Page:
ON THE FACE of it, the Port of Galway appears in rude health.
Its operations have been largely profitable since the turn of the decade, with bulk traffic continuing to climb last year as the port processed nearly 600,000 tonnes of goods.
Revenue rose 12% in 2016, while its operating profits were up nearly 20% to just under €820,000 – further bolstered by a property sale that netted the port €5 million to fund its expansion plans.
However, those behind the port fear it may be left behind as long-delayed redevelopment proposals, which would bring the facility into the 21st century, remain in limbo three years after planning documents were first filed.
According to Eamon Bradshaw, who heads the Galway Harbour Company, the facility is largely dependent on oil shipping – and with oil companies using ever-larger ships, the constrained facility may be fast out of business.
He says the works would help give it a fighting chance and prevent a terminal decline for a commercial entity that dates back to the 1800s.
“We’re three and a half years into that process. It has been slow and torturous, difficult and costly,” he tells Fora.
“We would hope by the middle of next year that there would be a final decision in relation to the planning process. I’m optimistic.”
The Port of Galway is constrained by its size. The gated port is only open four hours each day due to tides and is restricted in the sizes of ship it can service.
Last year, it was only the eighth-busiest port in Ireland by total goods tonnage – handling less than 3% of the cargo processed by Dublin Port and around 5% of that processed by Shannon Foynes.
Bradshaw, who has been the chief executive of the state-owned Galway Harbour Company since 2008, says the first decision to expand the port was mooted in the early 2000s.
However, it took until January 2014 for concrete plans to be lodged with An Bord Pleanála. The €126 million project to overhaul the area was pinned as a ‘strategic infrastructure development’, a designation intended to speed up the planning process.
The works, which would be carried out over four phases, would involve the construction of new deep water berths, a marina and nautical centre at the port. This would allow for larger ships, such as cruise liners, to dock at the port.
The organisation also applied for Iropi – or Imperative Reasons for Overriding Public Interest – status, an EU derogation also designed to speed up approval of the plans.
However, the strategy appears to have further complicated matters.
Some 126 submissions, including objections by Shannon Foynes Port Company and An Taisce, were lodged with the national planning authority about the expansion plans in Galway.
A year after it first applied for planning, an oral hearing was held in Galway and An Bord Pleanála held the application under consideration.
Later that year, the planning board was due to give a final decision, however it wrote to Galway Port to say it was still weighing the case and required further information before it could make a judgement.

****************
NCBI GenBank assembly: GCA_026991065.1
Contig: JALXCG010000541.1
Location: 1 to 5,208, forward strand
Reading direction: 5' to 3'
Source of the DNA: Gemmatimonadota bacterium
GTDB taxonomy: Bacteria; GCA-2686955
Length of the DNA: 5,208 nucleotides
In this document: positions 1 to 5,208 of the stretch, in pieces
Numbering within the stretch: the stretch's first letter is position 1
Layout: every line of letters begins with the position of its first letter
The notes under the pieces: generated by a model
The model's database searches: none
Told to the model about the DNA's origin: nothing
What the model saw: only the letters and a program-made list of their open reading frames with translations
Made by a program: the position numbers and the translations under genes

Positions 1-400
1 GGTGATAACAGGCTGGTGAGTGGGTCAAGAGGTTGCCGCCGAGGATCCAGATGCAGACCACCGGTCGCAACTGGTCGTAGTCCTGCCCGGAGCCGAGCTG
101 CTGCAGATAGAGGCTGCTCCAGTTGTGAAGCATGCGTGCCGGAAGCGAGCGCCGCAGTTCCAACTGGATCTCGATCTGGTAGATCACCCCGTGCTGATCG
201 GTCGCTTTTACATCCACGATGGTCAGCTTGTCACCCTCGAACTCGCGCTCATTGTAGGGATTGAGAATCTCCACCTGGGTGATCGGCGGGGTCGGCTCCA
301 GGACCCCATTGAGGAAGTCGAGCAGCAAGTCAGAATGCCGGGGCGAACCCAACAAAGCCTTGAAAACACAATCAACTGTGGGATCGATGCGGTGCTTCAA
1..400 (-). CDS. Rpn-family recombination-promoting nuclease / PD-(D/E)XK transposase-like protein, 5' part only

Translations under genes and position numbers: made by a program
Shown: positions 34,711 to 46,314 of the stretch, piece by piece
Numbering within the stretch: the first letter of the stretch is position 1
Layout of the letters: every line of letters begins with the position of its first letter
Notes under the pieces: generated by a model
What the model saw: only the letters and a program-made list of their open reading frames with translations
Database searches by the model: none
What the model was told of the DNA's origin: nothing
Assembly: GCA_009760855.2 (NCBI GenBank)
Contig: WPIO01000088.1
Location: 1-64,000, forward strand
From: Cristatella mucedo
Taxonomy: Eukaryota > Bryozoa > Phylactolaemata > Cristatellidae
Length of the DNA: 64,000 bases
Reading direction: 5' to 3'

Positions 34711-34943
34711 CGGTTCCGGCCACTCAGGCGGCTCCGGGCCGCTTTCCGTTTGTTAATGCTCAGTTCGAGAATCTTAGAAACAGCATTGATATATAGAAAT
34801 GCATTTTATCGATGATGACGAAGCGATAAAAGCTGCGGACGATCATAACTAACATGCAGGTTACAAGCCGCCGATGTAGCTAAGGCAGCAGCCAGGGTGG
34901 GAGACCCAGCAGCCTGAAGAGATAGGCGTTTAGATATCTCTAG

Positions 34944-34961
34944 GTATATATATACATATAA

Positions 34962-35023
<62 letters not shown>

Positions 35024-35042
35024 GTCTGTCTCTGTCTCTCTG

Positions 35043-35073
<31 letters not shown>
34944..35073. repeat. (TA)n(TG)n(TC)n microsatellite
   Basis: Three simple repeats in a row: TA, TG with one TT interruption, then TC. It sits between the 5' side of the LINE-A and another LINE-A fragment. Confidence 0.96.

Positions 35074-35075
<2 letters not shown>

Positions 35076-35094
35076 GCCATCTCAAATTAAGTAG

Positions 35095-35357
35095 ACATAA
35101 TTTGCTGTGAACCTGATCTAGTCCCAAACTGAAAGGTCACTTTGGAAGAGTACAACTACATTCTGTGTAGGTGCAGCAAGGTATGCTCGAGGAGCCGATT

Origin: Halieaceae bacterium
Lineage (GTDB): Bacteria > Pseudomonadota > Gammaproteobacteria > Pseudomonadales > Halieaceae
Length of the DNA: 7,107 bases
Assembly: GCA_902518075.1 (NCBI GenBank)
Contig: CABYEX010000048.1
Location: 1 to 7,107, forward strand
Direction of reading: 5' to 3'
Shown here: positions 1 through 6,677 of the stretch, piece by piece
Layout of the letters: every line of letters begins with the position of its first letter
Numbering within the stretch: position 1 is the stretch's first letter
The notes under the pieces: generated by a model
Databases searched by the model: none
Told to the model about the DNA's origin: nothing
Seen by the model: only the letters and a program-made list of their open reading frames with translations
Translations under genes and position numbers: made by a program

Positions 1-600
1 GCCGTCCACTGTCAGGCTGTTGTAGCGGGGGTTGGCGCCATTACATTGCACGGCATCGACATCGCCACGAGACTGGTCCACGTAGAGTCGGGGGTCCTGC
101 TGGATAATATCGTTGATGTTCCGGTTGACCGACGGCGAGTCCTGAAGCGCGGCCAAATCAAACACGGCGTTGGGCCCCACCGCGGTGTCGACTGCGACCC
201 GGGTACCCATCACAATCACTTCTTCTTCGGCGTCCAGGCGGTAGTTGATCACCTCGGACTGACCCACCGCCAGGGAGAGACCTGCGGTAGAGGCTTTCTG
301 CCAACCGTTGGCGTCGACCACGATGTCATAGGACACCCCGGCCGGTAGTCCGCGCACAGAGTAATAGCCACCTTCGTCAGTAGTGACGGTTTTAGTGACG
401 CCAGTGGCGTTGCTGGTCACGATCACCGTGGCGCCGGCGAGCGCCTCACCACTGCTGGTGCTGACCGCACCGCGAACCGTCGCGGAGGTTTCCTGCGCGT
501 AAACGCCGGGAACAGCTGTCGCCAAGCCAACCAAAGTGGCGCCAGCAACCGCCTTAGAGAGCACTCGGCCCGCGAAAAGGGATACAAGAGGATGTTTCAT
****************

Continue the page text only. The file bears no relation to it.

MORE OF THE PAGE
“They asked us to submit compensatory proposals for the development,” says Bradshaw. “When you take away part of a habitat like we would by moving the ports berth, we must compensate somewhere else.
“We submitted those compensatory proposals in November 2015, and that has been the process to date. We have received no deadline for when we can expect a decision.”
A spokeswoman for the planning authority told Fora that a decision is expected by 28 September of this year. However, she also noted that usually with larger cases like that of Galway Port, the board may not meet the deadline.
As the first Irish development to use the Iropi provision, Bradshaw accepts the port plans have been tough for planning officials to assess as they wrestle with the new system.
With that process under way, he has been left with little choice but to wait – and to squeeze officials for faster progress.
This year alone, the Port of Galway has lobbied the Irish government on a number of occasions for a progress report on its long-delayed development.
It has also made its case to political representatives for receiving upgraded port status in next year’s revised national ports policy.
Bradshaw says as Galway is only designated a tier-three ‘port of regional significance’, it misses out on a large amount of EU funding that could help bankroll the development.
Tier-one and -two ports can apply for up to one-fifth of the funding needed for development works, but he says that leaves Galway in a ”catch-22″ situation.
“Not being a tier-one or tier-two port means we can’t qualify for EC funding or any kind of funding because government is not allowed to support commercial ports, it only supports fishing ports.
“We make the argument we are servicing the entire west coast, 1,500 km from Loop Head up to Derry and also the entire province of Connacht and Donegal and into the midlands.”
Besides shipping facilities, the port has other streams of income, including renting properties and providing car parking services. Bradshaw says these subside “to a large degree” the core operations at the port.
If the expansion plans fail, he says the port will need a plan B – which would likely involve improvements at the existing port and widening the gate for vessels – “but that would be totally unsatisfactory”.
“Ships nowadays are getting bigger and bigger because the cost benefit of using bigger ships is obvious.
“The port is too small – if we have three ships in, it’s the maximum you can fit in at any one time.”